Sandoz wanted to safeguard this enormous effort with new types of property rights.In the mid-1950s, for example, Sandoz informed the farmers it supplied with Kluser rye that they would not be allowed to use the rye cultivated by Sandoz for their own purposes, nor would they be allowed to keep, reuse or sell the seeds. In this respect, Sandoz tried to inject new property rights into its ergot rye, so to speak. Although there were no property rights to living organisms in Switzerland until the end of the 1970s, private property rights were increasingly given a higher weight than farmers’ rights of use in the breeding and cultivation of agricultural crops.
“The roots of flower power and biotech aren’t all that different.”
As an artificial variety, the Kluser rye bred by Sandoz required much more intensive manuring and more uniform production conditions than the varieties used up to that point. It was also more susceptible to other parasites and pests than ergot, and its cultivation therefore required new crop protection products – another area of Sandoz’s business.
The production of ergot was not only important for the history of plant breeding (Sandoz would later become Syngenta), but also for traditional biotechnology. After all, the ergot alkaloids could be produced by fermentation in bioreactors – once Sandoz had purchased a former brewery especially for this purpose. As a result, the cultivation of ergot in Swiss farmers’ fields was stopped rather abruptly in 1976. Sandoz thanked the farmers with a gold coin.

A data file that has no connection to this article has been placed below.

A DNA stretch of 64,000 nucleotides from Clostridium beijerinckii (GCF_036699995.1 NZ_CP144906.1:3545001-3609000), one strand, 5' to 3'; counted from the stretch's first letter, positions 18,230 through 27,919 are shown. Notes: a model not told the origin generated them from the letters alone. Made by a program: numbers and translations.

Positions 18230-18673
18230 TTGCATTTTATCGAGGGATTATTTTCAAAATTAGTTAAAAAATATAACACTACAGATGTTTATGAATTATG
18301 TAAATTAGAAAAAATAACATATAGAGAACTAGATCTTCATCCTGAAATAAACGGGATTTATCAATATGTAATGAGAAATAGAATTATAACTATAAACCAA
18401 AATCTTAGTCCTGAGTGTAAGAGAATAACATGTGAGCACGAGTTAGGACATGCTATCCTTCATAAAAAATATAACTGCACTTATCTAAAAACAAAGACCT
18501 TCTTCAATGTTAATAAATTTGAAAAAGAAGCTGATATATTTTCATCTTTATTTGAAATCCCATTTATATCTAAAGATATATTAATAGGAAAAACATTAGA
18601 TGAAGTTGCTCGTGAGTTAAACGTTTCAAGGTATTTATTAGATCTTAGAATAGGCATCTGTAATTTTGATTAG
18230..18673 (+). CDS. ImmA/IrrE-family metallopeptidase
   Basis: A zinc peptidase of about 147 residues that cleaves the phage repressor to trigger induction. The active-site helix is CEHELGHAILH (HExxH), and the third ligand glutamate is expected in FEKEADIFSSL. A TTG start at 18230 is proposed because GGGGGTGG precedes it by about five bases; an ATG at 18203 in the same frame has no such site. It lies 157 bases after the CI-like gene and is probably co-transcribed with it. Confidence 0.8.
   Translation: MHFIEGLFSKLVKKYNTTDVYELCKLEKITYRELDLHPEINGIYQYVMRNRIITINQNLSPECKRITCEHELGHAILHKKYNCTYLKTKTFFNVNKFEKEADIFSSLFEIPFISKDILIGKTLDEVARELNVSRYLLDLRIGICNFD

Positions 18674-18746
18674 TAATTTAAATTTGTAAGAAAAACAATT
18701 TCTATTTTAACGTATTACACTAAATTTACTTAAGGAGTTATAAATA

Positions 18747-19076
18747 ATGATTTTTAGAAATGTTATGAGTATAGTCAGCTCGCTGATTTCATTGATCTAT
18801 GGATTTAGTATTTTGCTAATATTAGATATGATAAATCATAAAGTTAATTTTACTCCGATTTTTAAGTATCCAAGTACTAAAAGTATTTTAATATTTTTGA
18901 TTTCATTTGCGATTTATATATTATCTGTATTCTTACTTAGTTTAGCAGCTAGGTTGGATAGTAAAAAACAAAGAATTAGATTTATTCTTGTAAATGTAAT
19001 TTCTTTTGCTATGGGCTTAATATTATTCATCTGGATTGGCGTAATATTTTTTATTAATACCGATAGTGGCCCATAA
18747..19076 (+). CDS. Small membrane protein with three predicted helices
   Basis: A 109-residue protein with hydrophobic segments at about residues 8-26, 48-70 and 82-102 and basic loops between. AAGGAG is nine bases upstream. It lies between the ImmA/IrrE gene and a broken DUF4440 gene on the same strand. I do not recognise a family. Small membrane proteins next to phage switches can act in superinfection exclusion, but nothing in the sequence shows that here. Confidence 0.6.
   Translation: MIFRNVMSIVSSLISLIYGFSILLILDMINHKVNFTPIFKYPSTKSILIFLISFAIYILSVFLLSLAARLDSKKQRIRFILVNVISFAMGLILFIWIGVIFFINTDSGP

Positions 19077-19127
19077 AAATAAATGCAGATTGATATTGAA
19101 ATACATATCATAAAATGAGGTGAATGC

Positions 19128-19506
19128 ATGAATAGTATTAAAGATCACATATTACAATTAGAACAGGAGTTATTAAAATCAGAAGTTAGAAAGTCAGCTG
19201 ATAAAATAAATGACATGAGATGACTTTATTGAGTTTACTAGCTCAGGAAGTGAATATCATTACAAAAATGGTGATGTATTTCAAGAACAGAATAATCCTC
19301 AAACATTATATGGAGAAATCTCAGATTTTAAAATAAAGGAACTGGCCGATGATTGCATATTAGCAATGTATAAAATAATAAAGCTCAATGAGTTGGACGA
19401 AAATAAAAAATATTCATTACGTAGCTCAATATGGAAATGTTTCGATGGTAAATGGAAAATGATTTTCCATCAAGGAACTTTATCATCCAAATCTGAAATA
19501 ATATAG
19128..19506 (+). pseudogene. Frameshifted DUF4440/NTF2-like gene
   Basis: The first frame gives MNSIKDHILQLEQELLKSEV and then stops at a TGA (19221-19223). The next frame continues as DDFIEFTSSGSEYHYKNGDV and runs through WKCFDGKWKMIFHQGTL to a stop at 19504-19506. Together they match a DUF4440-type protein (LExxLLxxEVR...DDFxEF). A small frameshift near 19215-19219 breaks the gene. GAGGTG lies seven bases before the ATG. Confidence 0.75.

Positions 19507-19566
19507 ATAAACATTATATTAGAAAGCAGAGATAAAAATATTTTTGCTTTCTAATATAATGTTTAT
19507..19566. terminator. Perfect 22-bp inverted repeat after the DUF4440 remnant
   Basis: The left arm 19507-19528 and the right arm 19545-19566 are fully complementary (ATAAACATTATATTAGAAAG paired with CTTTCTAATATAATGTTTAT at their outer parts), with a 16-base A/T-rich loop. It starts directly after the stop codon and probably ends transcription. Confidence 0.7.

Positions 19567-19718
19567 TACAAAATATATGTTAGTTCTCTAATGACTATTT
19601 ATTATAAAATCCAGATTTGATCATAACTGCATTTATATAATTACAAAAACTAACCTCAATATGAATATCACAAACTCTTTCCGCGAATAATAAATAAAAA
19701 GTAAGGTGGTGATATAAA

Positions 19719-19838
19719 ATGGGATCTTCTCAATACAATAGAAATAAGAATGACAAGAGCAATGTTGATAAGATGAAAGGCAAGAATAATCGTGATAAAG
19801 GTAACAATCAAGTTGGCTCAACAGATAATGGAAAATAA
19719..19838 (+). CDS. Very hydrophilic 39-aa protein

LSD and the technologicalization of agriculture
When LSD discoverer Albert Hofmann first synthesized LSD-25 from ergot at Sandoz in 1938, a small amount was used for animal experiments. As it did not show any special vasoconstrictive properties on the uterus of rabbits, the standard model for ergot experiments at the time, this substance was in danger of being forgotten. It was probably mainly due to the cultivation of ergot on an industrial scale that Hofmann resumed experiments with this substance in 1943. His documented self-experiment went down in history as the first LSD trip. But the new ways of agricultural production also played a role in his view of his “problem child” LSD, which had come about because of ergot. In retrospect, Hofmann himself tried to explain the drug wave that had swept through the USA since the late 1960s as a consequence of materialism, alienation from nature and the technologicalization of agriculture. He felt: “It’s no coincidence that LSD first came into circulation as a drug in the US, the country where industrialization, technologicalization, agriculture and urbanization are most advanced.” It seemed to have escaped his notice that ergot cultivation in Switzerland had made a decisive contribution to this process of chemization and technologicalization.
Considering how the raw material for LSD production was cultivated, LSD is not an antithesis to rampant materialism and the technologicalization of agriculture – but an active element in these processes of transformation. Seen in this light, flower power and biotech do not have such very different roots.
About the person
is currently conducting research in an SNSF-funded project on “Farm animals in the Anthropocene” at the University of Zurich. Prior to this, he worked at the Institute for the History of Medicine at the University of Bern, where Albert Hofmann’s legacy is made available to researchers and also where Bächi’s book “LSD auf dem Land. Produktion und kollektive Wirkung psychotroper Stoffe" (LSD in the Fields. Production and Collective Effects of Psychotropic Substances) (Konstanz University Press 2020) was written.
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This article first appeared in uniFOKUS, the University of Bern print magazine. Four times a year, uniFOKUS focuses on one specialist area from different points of view.